Wednesday, November 9, 2011

Notes to I know where to hide those ludes!, or, Place-based boredom

*The outer limits of conceivable eternity at that point being, say, the sixteen years (and scraggly mustache) to which your REO Speedwagon–t-shirted neighbor had attained.

Tuesday, October 18, 2011

Notes to The English Ghost

* I can use these words that way without mixing metaphors, right? "Magpie" plays the role of an adjective, modifying "archive mouse"? Work with me here, people.

Saturday, April 16, 2011

Notes to Fitzgerald's beautiful and damned. In both senses of that apostrophe.

8 And that's only the first of a dismayingly large number of playlets, a mistake forgivable in a first novelist who feels omnipotent, far less so in a novelist submitting himself to the public a second time. I know This Side of Paradise was a success, but wasn't there any carping? Any criticism that might have buffeted Fitzgerald just enough to make him draw in his wings a tad?

Wednesday, April 6, 2011

Notes to Harry Mathews and the productive pleasure of constraints

* When I was six, I wrote two songs: "Horses are Fun" and "Horseshoes on the Sidewalk." The latter was a sad song, in a minor key.

Sunday, March 27, 2011

Notes to Surprises, pleasant

* This category overlaps significantly with the category of books I find myself reading aloud from to rocketlass. The Book of Freaks had a strong showing in that category, but it's going to be tough for anything this year to top Ian Frazier's Travels in Siberia. No matter what he's writing about, Frazier's work begs to be read aloud, and his Siberia book--because it's about Russia, and Russia is crazy--has something worth sharing on nearly every one of its 500-plus pages.

rocketlass is remarkably tolerant.

Monday, January 31, 2011

Notes to Peace, but not the world's peace, or, Rumer Godden's In This House of Brede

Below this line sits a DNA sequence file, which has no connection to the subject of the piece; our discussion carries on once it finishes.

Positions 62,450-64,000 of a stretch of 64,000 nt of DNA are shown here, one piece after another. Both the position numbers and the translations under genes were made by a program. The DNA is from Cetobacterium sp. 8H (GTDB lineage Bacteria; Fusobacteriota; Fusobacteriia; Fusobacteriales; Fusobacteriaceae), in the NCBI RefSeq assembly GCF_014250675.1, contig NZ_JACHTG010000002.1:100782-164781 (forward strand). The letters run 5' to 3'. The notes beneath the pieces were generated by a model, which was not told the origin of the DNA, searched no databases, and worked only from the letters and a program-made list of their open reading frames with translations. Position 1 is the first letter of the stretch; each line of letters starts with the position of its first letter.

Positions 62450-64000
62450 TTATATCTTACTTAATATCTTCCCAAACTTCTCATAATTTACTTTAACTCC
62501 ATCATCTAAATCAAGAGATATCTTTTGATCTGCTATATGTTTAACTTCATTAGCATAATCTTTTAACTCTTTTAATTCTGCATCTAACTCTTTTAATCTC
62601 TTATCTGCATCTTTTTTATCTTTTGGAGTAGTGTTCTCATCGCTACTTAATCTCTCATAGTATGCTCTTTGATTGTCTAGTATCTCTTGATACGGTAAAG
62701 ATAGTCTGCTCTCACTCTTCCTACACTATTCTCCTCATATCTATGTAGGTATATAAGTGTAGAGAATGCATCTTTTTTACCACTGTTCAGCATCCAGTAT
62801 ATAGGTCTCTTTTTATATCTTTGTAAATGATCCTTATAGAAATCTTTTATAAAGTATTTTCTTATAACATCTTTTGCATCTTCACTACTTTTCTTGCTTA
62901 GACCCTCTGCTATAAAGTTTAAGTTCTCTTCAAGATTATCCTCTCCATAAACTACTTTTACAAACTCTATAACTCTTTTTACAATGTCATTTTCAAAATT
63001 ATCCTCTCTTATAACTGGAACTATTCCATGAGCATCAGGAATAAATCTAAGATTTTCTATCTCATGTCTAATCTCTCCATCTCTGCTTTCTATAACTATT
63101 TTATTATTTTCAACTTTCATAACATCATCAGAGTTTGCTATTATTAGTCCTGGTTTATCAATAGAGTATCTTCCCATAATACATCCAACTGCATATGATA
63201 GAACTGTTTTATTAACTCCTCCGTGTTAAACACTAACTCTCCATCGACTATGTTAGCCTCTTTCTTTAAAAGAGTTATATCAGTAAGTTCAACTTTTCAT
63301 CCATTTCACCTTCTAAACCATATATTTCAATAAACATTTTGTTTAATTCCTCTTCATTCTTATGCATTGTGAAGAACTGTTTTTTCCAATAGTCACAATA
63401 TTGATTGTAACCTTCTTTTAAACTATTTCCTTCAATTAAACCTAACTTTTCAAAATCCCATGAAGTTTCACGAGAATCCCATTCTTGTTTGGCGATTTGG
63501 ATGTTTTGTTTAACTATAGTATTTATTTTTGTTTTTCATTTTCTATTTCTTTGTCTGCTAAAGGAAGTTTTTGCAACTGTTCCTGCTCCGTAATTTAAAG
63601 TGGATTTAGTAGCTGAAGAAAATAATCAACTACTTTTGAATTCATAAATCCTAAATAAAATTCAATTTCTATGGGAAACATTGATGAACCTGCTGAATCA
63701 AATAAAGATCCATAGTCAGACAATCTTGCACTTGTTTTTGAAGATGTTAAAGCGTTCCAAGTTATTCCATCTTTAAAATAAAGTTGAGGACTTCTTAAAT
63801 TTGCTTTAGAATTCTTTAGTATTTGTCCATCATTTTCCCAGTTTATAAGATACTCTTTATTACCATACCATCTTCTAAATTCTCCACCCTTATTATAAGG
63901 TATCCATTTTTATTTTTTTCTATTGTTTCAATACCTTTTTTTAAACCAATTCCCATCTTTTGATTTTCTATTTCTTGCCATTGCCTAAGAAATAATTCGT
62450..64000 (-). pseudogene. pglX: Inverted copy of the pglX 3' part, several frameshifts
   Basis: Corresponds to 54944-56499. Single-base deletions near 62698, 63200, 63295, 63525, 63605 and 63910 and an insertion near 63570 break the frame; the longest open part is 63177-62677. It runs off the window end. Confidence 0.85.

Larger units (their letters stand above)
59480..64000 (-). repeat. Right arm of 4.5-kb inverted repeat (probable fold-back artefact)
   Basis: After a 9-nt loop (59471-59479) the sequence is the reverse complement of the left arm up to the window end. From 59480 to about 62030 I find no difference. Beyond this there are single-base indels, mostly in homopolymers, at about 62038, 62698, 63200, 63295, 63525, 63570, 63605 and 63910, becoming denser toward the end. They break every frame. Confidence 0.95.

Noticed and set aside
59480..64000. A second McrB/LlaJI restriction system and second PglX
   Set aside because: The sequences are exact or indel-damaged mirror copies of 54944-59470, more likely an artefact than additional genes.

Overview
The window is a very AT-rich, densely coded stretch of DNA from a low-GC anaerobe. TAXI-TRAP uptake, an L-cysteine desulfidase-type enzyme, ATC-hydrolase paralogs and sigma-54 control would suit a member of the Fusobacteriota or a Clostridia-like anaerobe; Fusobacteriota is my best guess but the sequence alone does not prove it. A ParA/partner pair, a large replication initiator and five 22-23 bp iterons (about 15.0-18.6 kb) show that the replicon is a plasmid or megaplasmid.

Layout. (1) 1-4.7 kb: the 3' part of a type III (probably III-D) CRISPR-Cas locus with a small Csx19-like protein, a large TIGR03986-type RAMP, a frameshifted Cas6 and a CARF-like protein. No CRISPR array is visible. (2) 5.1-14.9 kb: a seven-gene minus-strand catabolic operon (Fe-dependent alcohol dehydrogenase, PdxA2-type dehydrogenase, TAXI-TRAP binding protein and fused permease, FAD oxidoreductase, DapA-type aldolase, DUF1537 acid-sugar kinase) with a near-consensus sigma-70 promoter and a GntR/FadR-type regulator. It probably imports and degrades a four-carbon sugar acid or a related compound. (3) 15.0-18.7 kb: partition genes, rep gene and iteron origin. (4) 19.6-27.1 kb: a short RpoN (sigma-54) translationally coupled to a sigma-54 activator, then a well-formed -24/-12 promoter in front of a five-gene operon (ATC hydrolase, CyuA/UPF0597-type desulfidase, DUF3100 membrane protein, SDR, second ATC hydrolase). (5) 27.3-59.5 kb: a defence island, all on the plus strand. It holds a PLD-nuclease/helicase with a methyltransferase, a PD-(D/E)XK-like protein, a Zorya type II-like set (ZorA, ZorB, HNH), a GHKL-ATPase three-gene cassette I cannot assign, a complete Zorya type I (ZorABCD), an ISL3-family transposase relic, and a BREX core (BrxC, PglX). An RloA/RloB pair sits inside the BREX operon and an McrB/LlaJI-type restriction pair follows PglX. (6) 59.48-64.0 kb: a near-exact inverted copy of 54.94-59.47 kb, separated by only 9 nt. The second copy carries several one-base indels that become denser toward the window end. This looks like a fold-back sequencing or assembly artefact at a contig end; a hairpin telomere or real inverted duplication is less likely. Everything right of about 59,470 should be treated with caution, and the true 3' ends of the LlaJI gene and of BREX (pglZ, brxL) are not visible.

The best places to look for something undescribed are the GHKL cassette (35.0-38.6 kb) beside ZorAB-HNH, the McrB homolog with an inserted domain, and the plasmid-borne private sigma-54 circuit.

* It turns out that Jo Walton is a fan, too.

** The Abbess, far from cruel but wholly dedicated to her task of keeping Brede's sisters to their vow of poverty--and keeping their attention on heavenly things--even forbids them to keep the rapidly burgeoning family of cats that lives on the grounds. They may keep two, newly spayed; the kittens, initially condemned to drowning, are saved by the extern sisters, the affiliate nuns who go out into the world on errands, and who, in this case, rapidly find homes on local farms for all the kittens.

The medieval volume of guidance for enclosed orders Ancrene Wisse has some amusingly strident things to say about cats and other animals:
My dear sisters, unless need drives you and your director advises it, you must not have any animal except a cat. An anchoress who has animals seems more like a housewife than Martha was; she cannot easily be Mary, Martha's sister, with peace in her heart. For then she has to think of the cow's food, of the herdsman's hire; to flatter the bailiff, curse him when he impounds it, and pay the damages anyway. It is a hateful thing, Christ knows, when people in a town complain about an anchoress's animals. Now then, if anyone has to have one, see that it does not bother or harm anyone, and that her thought is in no way fastened on it. An anchoress ought to have nothing that draws her heart outward.
Is it just me, or are there hints of Sei Shonagon's peremptiveness in that passage?

Wednesday, January 26, 2011

Notes to Casanova and Don Juan

* Does this still hold, even in Tournier's native Europe? Though I know the name of Don Juan still has currency, it's hard to imagine adolescent American teenage males, as they adjust their backwards baseball caps and sing along to their Nickelback MP3s, thinking of themselves as Don Juans.

** Am I wrong to think that, however illogical this might be, Casanova would be slightly easier to defend (or enjoy without guilt) were there a female Casanova as well? I realize that 1) Casanova truly was singular, and that imagining another, of any gender, is a silly exercise, and 2) the lack of a female Casanova is in a sense, the point; that life was an option for a man, not for a woman. Maybe the Empress Theodora could be our admittedly inadequate stand-in?